Falun Gong Practitioner Xiong Wei in Germany Reveals the Inside Story of Life in a Chinese Labour Camp

According to a report in The Epoch Times, more than ten members of various German human rights organisations and several Falun Gong practitioners gathered at Frankfurt airport on September the 29th, waiting in excitement for their guest from Beijing. When the sliding door opened slowly, a Chinese woman with short hair and a round face pushed a baggage cart, walking towards the waiting crowd with a smile. After a fourteen hour flight, Xiong Wei returned to Germany, which she had missed for four years.

Xiong Wei visited the International Society for Human Rights (ISHR) and spoke about the persecution she has suffered in China. On her right is ISHR’s chairman, Mr. Karl Hafen.

Final success for a rescue that lasted two years and nine months

To many Germans, “Xiong Wei” is not an unfamiliar Chinese name. She is thirty-three years old now. She studied at the Technical University Berlin from 1993 to 1999. During this period of time, Xiong Wei started practising Falun Gong. She returned to China in 2000 and worked in the Beijing branch of a German company. Xiong Wei was arrested by plainclothes police on January the 5th 2002 because she distributed information about Falun Gong in Beijing. Later, she was sent to Beijing Women’s Forced Labour Camp and detained there for two years.

After learning of Xiong Wei’s arrest, The German International Society for Human Rights (ISHR) and German Falun Gong practitioners started their efforts to rescue her. They initiated signature collections and a series of activities, such as mailing postcards to the labour camp. With the help of the German government, non-governmental organisations and private individuals, Xiong Wei was released early this year. Nine months later, she arrived safely in Germany. Right after she got off the plane, she was invited to the Frankfurt headquarters of ISHR to express her thanks in person to the human rights warriors whose help has enabled her return to freedom. She described what had happened to her during the two year-long imprisonment.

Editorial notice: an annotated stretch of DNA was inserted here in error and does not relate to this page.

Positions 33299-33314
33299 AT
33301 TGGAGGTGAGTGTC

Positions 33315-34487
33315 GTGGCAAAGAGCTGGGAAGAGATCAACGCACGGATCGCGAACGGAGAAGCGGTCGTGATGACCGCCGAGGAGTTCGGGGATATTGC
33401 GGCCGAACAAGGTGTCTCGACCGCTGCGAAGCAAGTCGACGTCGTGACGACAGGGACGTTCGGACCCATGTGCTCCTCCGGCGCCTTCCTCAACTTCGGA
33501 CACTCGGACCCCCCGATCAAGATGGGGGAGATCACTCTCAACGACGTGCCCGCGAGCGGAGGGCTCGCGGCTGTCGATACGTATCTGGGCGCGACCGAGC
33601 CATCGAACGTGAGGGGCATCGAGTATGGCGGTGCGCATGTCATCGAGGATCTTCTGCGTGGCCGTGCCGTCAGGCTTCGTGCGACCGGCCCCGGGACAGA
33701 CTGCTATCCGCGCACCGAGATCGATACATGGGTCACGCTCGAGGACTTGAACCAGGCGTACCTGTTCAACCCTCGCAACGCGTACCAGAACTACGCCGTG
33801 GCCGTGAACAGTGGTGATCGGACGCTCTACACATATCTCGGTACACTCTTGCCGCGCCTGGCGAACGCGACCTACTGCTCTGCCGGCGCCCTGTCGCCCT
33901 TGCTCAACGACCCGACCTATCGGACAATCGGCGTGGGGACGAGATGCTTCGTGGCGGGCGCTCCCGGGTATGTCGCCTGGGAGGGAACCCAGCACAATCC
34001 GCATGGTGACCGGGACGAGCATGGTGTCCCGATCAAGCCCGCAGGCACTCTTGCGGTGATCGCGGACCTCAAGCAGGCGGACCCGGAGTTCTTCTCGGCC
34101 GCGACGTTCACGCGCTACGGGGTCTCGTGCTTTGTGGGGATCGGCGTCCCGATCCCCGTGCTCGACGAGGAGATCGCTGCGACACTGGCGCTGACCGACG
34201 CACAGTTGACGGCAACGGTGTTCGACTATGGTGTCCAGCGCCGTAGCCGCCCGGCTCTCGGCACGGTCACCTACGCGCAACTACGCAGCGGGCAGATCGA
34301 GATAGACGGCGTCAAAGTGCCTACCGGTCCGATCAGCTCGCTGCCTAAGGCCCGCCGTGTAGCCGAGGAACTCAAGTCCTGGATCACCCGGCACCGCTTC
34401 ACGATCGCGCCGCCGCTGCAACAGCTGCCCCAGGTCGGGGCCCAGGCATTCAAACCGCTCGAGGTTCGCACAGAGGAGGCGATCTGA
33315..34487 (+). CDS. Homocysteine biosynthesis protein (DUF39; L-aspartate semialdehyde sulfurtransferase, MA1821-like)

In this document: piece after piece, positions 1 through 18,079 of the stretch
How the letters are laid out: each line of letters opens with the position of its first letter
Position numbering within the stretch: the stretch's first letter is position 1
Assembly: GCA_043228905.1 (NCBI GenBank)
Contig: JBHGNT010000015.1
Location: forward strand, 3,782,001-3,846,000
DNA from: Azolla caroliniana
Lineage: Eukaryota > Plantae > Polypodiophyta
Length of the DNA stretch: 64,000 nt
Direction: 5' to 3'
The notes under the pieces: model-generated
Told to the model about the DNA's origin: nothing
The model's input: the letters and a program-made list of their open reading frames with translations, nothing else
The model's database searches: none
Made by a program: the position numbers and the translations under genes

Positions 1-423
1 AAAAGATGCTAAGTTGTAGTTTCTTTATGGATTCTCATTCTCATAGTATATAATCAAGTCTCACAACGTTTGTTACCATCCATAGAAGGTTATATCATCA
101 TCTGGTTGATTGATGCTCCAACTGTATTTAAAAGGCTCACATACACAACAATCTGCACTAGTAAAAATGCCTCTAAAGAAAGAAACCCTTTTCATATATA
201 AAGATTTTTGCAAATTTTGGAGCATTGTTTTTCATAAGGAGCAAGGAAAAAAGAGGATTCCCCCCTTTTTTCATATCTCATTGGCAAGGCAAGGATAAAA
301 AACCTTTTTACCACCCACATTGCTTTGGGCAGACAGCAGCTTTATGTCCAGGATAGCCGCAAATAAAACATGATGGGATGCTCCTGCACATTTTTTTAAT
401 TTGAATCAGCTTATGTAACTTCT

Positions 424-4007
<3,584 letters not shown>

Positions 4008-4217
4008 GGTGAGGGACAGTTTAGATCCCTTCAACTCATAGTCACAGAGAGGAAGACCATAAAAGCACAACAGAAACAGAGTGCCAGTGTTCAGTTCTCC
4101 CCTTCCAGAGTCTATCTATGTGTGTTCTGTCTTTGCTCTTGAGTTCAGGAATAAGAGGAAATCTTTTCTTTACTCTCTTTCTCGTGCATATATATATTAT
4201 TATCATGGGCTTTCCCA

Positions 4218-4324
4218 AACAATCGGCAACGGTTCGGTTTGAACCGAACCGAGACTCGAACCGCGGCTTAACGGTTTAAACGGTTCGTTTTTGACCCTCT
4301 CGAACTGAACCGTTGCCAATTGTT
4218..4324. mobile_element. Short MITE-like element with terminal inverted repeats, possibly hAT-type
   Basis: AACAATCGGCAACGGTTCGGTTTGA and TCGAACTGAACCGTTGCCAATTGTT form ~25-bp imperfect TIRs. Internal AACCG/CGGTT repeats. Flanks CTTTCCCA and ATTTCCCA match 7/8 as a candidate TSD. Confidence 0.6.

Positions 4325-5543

'Sterilised chopsticks' are not actually sterilised

The slave labour in Beijing Women’s Forced Labour Camp is still fresh in Xiong Wei’s memory. The daily labour started at seven o’clock in the morning, and went on all the way until 10 o’clock in the evening. Quite often, they were forced to work overtime until midnight or even two o’clock in the morning. A type of work that they did very frequently is to package disposable chopsticks. They would need to take a small piece of paper and wrap it around the tips of the chopsticks. The printing on the paper read “Sterilised Chopsticks”, however, no sterilisation was actually conducted on the chopsticks at all. A piece of damp cloth was used to cover a large stack of the paper. The cloth would come from various sources, it could have been used for wiping human feet or desks previously. “You can imagine how disgusting it is!”

Every person had his quota of work for the day, and sleep was not allowed if the quota was not completed. “Our basic speed is wrapping seven pairs of chopsticks in two seconds. The wrapping speed is so fast that nobody can perceive what their hands are doing.”

Facts behind the painted wall

The original name of the Beijing Women’s Forced Labour Camp was Tiantanghe or Xinan Labour Camp. Before the persecution of Falun Gong, only one hundred to two hundred people were imprisoned there. Most of the prisoners were involved in drug abuse or prostitution. After the suppression of Falun Gong began, the number of people increased rapidly from about one hundred as of July 2000 to nearly one thousand in April 2001.